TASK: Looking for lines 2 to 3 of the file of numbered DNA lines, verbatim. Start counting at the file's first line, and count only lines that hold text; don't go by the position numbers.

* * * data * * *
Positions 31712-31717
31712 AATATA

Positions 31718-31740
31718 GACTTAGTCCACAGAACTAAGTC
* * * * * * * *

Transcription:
31712 AATATA

Positions 31718-31740